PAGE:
Bernard Ellis

In the early morning hours of July 12, 1991, Gerard Hardy was shot to death while dealing drugs on the corner of 13th Street and Wentworth Avenue in Chicago Heights, Illinois.

In December 1991, a detective interviewed Tony Scales, who said he was across the street at the time of the shooting. Scales identified the gunman as 26-year-old Bernard Ellis, an enforcer for Gangster Disciples street gang. Scales said he was with another man, Ramon Bickham, at the time of the shooting and said he had not come forward earlier because he was scared of what would happen if he identified a gang member.

On January 14, 1992, Bickham, who was in the Shaunee Correctional Center serving a prison term for a narcotics conviction, told authorities that on the night of the shooting, he recognized the gunman as Ellis.

Ellis was arrested and charged with first-degree murder. He went on trial in February 1996 in Cook County Circuit Court.

Scales and Bickham both testified for the prosecution and identified Ellis as the gunman. Both men were facing narcotics charges and both denied that they had received any promises of lenience from the prosecution in exchange for their testimony.

Two other witnesses testified that they had heard Ellis threaten competing drug dealers that unless they paid tribute to the Gangster Disciples they would be shot, just as he had shot Hardy.

No physical evidence linked Ellis to the murder. Ellis, who had prior convictions for robbery and armed robbery, did not testify. The jury convicted Ellis of first-degree murder and he was sentenced to 55 years in prison.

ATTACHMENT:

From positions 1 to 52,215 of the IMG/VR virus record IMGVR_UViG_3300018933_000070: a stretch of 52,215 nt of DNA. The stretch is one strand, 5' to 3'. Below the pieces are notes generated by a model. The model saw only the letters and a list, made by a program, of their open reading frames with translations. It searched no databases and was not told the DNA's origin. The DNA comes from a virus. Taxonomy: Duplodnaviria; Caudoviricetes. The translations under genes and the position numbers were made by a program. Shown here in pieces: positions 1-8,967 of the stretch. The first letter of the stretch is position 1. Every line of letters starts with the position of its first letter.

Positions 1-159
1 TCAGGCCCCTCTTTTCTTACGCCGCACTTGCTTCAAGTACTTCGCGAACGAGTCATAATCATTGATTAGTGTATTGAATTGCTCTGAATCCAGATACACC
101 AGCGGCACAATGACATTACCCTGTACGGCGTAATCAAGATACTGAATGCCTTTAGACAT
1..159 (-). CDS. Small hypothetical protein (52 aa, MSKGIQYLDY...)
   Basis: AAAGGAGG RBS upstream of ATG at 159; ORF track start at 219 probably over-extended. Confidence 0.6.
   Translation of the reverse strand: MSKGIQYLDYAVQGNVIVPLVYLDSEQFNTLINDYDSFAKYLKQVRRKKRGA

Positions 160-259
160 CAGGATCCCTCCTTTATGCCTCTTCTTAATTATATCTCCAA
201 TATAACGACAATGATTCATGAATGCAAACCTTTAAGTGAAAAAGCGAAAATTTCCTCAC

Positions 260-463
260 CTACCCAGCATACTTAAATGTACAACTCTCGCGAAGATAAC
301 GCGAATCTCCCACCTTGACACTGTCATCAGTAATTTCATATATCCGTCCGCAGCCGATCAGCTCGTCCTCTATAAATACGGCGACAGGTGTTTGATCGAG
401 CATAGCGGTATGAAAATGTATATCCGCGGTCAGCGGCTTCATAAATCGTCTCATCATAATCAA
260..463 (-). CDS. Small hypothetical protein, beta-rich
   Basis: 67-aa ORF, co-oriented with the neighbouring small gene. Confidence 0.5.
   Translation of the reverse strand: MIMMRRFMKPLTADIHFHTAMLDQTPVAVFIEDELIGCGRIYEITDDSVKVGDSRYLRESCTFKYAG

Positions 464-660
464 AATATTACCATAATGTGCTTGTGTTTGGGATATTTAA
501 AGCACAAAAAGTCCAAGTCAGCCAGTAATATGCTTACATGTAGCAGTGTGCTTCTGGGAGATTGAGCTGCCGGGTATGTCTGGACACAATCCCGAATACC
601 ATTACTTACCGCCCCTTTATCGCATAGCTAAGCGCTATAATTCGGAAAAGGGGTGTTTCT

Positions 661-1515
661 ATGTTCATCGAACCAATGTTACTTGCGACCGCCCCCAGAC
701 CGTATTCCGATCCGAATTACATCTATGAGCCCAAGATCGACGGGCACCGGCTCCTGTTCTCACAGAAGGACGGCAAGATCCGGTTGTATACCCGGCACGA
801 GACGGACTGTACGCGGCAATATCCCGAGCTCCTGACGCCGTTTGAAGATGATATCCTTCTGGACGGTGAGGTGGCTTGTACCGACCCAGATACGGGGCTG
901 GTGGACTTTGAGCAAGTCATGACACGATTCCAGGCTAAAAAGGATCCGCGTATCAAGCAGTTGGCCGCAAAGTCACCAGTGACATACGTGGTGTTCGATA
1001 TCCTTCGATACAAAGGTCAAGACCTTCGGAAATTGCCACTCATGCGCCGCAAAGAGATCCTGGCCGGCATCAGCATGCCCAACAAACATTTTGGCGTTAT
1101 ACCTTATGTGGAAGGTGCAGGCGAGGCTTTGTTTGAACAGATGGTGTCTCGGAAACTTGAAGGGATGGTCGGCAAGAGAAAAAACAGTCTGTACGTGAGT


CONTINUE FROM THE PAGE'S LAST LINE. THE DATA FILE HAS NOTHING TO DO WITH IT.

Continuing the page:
Ellis simultaneously filed a motion for a new trial and a notice of appeal in the summer of 1996. A hearing was held on the motion for new trial. At the hearing, Ellis’s lawyer presented evidence that eight days after Ellis was convicted, Scales and Bickham appeared in court to resolve drug charges against them and both received extremely lenient sentences—one was less than the minimum allowed by law—on the recommendation of the prosecution. Scales also testified and recanted his identification of Ellis. Scales said he had falsely implicated Ellis under pressure from a police detective who promised him lenience on a pending drug charge.

At the hearing, Daniel Darcy, the lead prosecutor in the case, said he “could have” told Scales before Ellis’s trial that if he testified truthfully against Ellis, Darcy would tell the judge presiding over Scales’ narcotics case about his cooperation.

The defense also presented the testimony of Anthony West, who said he also was across the street from the shooting. West testified that Ellis was not the gunman.

The motion for new trial was denied. In August 2000, the Illinois Appellate Court reversed the conviction and ordered a new trial. The court found that the prosecution had allowed Scales and Bickham to lie about whether they had been promised leniency in return for their testimony.

“The combination of lenient sentences and the timing of the sentencing demonstrate that the state knew or should have known that the testimony denying any promises or agreements to benefit Scales and Bickham (was) false and perjurious,” the court said.

Ellis went on trial a second time in October 2001. Scales recanted his recantation and again identified Ellis as the gunman. Bickham also testified and again said Ellis shot Hardy. One of the gang members who claimed he overheard Ellis bragging about shooting Hardy also testified.

The defense called West as a witness and he said he was at the scene of the shooting and that Ellis was not the gunman.

On October 25, 2001, a jury acquitted Ellis and he was released.

Several years later, Ellis was convicted in federal courts in Illinois and Chicago of illegal trafficking of firearms. In 2011, Ellis was sentenced to 40 years in prison.

– Maurice Possley

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Posting Date: 8/24/2014
Most Serious Crime:Murder
Additional Convictions:
Reported Crime Date:1991
Sentence:55 years
Age at the date of crime:26
Contributing Factors:Perjury or False Accusation, Official Misconduct, Inadequate Legal Defense
Did DNA evidence contribute to the exoneration?:No